Art and music are particularly useful in sensory integration, providing tactile, visual and auditory stimulation. Music therapy is good for speech development and language comprehension. Songs can be used to teach language and increase the ability to put words together. Art therapy can provide a nonverbal, symbolic way for the child to express him or herself.
Animal therapy may include horseback riding or swimming with dolphins. Therapeutic riding programs provide both physical and emotional benefits, improving coordination and motor development, while creating a sense of well-being and increasing self-confidence. Dolphin therapy was first used in the 1970s by psychologist David Nathanson. He believed that interactions with dolphins would increase a child’s attention, enhancing cognitive processes. In a number of studies, he found that children with disabilities learned faster and retained information longer when they were with dolphins, compared to children who learned in a classroom setting.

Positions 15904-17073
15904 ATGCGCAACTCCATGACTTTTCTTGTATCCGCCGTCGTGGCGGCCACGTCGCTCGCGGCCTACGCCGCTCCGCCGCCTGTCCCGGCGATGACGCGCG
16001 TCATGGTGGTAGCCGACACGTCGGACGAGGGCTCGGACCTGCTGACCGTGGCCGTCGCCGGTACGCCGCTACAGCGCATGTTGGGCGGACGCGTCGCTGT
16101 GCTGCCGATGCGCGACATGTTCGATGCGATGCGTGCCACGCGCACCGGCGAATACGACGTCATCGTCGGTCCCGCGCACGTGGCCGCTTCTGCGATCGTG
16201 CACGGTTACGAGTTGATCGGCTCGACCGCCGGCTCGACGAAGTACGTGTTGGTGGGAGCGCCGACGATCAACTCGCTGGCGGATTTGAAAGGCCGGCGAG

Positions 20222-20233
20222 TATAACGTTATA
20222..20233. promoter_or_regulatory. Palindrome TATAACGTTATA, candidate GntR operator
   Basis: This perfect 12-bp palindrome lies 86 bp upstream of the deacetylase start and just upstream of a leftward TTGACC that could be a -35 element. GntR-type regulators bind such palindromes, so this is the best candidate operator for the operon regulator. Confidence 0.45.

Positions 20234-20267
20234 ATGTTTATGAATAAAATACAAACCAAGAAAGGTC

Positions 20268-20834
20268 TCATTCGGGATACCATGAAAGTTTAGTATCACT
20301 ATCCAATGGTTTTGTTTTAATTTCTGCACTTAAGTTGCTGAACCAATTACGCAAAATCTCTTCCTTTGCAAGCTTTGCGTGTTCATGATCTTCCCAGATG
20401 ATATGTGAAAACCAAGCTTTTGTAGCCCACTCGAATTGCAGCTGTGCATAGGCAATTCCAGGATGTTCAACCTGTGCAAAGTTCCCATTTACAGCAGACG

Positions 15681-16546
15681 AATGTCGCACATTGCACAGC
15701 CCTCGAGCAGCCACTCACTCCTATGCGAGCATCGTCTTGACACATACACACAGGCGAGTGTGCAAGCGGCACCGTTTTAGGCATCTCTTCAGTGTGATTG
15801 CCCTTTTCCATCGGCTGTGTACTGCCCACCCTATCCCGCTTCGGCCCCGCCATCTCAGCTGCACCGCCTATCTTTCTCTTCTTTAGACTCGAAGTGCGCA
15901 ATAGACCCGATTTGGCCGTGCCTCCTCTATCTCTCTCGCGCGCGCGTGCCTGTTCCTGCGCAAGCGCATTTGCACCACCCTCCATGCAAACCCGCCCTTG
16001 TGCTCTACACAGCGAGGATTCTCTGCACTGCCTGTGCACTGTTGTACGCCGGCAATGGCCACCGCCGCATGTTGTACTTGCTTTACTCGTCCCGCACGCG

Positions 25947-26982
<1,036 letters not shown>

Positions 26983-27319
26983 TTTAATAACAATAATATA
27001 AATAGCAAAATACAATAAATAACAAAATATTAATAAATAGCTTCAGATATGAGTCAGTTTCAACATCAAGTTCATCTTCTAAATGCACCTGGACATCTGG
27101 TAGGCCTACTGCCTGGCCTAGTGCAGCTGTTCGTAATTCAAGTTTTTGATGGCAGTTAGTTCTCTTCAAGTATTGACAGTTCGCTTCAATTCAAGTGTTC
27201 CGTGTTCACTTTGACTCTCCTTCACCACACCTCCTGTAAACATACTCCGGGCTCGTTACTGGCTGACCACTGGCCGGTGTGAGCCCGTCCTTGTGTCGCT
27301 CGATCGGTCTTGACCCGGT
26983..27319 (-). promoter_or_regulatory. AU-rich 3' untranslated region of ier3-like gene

Again, as with all other therapy or treatment approaches, it is important to gather information and make an informed decision. Keep in mind, however, with most complementary approaches there will be little scientific research that has been conducted to support the particular therapy.